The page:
Comfort. This was what perhaps accounted for the failure of many West Indians of the Windrush generation to have their status regularised in the United Kingdom during the late 1940s and 50s, historian Gerard Besson believes.
“What has always puzzled me about this Windrush issue is how come so many West Indians did not get their papers organised because, after all, they were there,” he said in a Sunday Newsday interview.
“Many of those who just worked in England and brought up their children, they didn’t have their status regularised and that is the difficulty they subsequently faced.”
Besson offered a scenario, which, he claimed, best represented the reality black West Indians who were part of the Windrush generation.
“Imagine a Trinidadian man goes to England and, perhaps works in the subway, as many West Indians did,” he said.
“They were comfortable because many of them were black people and England in the 1940s and 50s was a very prejudiced place.
“If you were a black person, you would get a flat in Notting Hill (once a run down district in West London) and from the time the landlady see you, she would cringe. But those who managed to get over that bump and get a job, they became comfortable and felt secure. In other words they trusted.
“They were confident that the system would hold true for them, especially if they got over the initial difficulties of being immigrants.”
Giving an idea of the extent to which West Indians and others from Commonwealth territories were entrenched in the UK during that period, Besson, who went to Britain in the early 1960s, said: “When you were in the British subway and the doors of the train were about to close, you would hear either a Bajan accent, Trinidadian accent or Jamaican accent.
“You just assumed the conductor was from the Caribbean. You did not have to see the person.”
He added: “You take a man like that who works on the subway all of his life, fitting in to the British society as best he could and benefited from the various social benefits and perhaps never wanting to come back home, he was never occasioned to get his papers. I think that was why many of them or their children did not have the necessary papers.”
Besson said it was hard for people who were not born in the colonial period to understand the allegiance which TT citizens had for the UK.
“One of the first things I did when I got to England was go look at Buckingham Palace because this is how we were brought up in those days. You wanted to go abroad.”
He recalled that of the seven siblings who lived in a house opposite to theirs in Diego Martin, during his youth, six migrated to the UK.
“It was difficult to stay in Trinidad because the civil service was about one-fifth of the size it is today.
“There were no jobs to get and there were not many businesses in those days. But what you had was a good education. And then you were also brought up in a very civil way because that is how life was even for the poorest of the poor people long ago.”
Besson spoke in the wake of last week’s development in which members of the British government called for descendants of the Windward Generation, who are deemed to be illegal immigrants, to be deported.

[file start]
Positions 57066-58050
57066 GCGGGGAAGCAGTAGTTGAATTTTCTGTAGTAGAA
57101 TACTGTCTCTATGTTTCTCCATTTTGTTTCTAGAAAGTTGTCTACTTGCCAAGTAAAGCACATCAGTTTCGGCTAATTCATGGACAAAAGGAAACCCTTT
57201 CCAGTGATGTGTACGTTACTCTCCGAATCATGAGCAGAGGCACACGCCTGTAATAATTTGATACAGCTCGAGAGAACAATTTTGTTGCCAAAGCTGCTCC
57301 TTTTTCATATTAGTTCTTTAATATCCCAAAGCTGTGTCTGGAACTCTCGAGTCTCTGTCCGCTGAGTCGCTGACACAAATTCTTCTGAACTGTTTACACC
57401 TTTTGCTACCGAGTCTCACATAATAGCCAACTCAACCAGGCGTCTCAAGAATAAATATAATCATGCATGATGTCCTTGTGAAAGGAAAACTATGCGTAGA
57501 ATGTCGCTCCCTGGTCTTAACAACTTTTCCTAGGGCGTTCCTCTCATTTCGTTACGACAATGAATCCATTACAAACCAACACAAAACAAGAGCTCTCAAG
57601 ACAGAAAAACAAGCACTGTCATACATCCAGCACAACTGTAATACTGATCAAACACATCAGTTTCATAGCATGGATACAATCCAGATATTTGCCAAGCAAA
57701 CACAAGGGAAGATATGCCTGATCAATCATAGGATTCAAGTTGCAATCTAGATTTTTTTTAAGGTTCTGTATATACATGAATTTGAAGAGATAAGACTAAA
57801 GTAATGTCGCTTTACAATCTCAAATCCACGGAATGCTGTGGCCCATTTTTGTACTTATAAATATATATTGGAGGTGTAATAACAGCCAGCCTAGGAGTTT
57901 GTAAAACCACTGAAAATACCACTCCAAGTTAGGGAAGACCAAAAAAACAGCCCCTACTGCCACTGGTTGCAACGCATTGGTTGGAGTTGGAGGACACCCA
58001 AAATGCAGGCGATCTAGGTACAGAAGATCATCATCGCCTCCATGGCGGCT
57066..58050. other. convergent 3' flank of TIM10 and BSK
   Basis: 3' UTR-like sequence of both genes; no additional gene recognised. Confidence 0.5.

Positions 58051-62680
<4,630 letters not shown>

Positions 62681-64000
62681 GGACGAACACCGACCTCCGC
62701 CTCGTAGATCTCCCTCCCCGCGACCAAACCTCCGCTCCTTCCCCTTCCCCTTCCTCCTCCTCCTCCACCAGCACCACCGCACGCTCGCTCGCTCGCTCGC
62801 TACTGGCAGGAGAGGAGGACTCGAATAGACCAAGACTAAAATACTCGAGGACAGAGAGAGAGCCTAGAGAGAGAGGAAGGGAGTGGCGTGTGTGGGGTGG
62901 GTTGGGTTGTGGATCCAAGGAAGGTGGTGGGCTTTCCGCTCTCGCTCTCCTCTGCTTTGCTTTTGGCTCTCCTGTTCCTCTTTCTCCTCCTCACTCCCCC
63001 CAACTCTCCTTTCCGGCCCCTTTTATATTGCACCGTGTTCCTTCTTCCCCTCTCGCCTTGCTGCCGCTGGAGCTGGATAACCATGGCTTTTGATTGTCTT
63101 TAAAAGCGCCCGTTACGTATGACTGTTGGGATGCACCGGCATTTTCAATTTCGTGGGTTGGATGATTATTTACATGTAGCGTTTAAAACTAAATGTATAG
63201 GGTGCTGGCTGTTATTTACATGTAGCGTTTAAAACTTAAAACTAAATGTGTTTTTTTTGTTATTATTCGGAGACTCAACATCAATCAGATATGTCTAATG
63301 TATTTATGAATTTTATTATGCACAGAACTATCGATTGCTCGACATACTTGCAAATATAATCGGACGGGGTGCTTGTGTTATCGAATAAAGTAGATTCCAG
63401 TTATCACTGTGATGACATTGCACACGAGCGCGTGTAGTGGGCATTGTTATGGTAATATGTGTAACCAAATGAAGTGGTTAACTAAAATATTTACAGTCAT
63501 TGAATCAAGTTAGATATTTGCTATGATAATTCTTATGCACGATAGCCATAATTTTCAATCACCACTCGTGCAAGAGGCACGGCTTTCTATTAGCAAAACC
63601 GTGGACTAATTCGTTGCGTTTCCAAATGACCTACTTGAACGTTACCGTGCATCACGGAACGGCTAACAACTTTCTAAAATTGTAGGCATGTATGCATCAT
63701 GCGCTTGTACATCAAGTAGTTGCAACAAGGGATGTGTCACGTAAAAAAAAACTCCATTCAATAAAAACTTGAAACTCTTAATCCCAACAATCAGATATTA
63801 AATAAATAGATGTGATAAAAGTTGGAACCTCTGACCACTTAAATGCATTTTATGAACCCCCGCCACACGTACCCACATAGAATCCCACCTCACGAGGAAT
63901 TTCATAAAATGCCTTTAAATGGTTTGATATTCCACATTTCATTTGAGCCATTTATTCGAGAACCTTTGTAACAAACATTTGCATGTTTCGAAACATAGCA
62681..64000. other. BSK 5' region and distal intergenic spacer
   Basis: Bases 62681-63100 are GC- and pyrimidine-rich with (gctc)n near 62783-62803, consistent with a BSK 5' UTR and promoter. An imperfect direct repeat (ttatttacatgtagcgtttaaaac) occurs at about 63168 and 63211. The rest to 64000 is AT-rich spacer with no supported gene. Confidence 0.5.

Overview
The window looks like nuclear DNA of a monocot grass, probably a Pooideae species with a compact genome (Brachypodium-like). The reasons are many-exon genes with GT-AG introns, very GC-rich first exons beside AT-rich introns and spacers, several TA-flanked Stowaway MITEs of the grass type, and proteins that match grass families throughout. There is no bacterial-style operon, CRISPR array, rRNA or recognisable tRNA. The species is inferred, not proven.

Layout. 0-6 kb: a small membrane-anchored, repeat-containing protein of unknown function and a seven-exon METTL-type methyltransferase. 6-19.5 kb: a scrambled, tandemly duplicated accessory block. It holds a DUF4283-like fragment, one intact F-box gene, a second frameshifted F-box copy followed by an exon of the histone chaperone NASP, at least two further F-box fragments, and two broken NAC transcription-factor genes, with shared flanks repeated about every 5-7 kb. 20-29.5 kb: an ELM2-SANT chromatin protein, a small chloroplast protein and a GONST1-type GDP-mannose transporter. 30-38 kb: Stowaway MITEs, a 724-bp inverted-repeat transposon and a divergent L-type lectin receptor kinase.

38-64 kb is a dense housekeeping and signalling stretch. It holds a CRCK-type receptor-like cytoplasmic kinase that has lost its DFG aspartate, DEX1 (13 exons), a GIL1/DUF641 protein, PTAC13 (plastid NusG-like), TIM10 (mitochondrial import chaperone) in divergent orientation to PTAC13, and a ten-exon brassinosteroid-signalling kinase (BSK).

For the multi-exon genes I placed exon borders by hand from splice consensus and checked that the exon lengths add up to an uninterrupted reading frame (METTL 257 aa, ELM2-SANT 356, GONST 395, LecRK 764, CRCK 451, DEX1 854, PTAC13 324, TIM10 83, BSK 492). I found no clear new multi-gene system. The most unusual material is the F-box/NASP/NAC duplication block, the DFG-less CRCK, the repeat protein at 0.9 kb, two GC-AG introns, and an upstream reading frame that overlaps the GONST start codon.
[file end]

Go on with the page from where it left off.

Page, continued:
The decision triggered outrage among West Indians in the UK and the Caribbean.
This caused British Prime Minister Theresa May to apologise to Caricom leaders on Friday during the closing session of the Commonwealth Heads of Government Meeting (CHOGM).
She said members of the Windrush generation had contributed immensely to the development of the UK.
“We are all stronger for their contributions,” she told delegates.
May said later that West Indians affected by the immigrant crackdown would be compensated for the “pain inflicted by the debacle.”
This year marks the 70th anniversary of the arrival of the first wave of West Indians to UK shores.
The Windrush generation is the name often ascribed to West Indian immigrants who sailed from Jamaica to Britain on board the MV Empire Windrush in 1948.
Docking at Tilbury with nearly 500 young West Indians on board, mostly men, it signalled the start of a wave of post-World War II migration of Caribbean people in search of better work and opportunities in the UK.
Besson estimates that between 1950 and 1960, an estimated 4,000 people emigrated from Trinidad.
“This is a very small number. It was a much larger number from Barbados and perhaps Jamaica had the biggest of all. But Trinidad did not have such a large exodus of people of the so-called Windrush generation as far as I gather.”
Saying that people went to the UK for all kinds of reasons, Besson said although the colonial system had its faults and drawbacks with regard to colour prejudice, it had produced an excellent secondary education system, which attracted many people to the country.
“What that really meant is that people who received a secondary education, because there was very little future for people who received a good education and who grew up in middle class societies in the islands. They had to go away to make their fortunes.”
Referring to TT, Besson said the largely black immigrants sought respectability.
“It was their ambition to play the piano, go to church, and bring up your children in a certain way. So, there was no question of going anywhere else. They spoke English and were convinced they could fit in.”
Besson said, however, that many of those ambitions were dashed when they came face to face with the English people.
“That was a different kettle of fish.”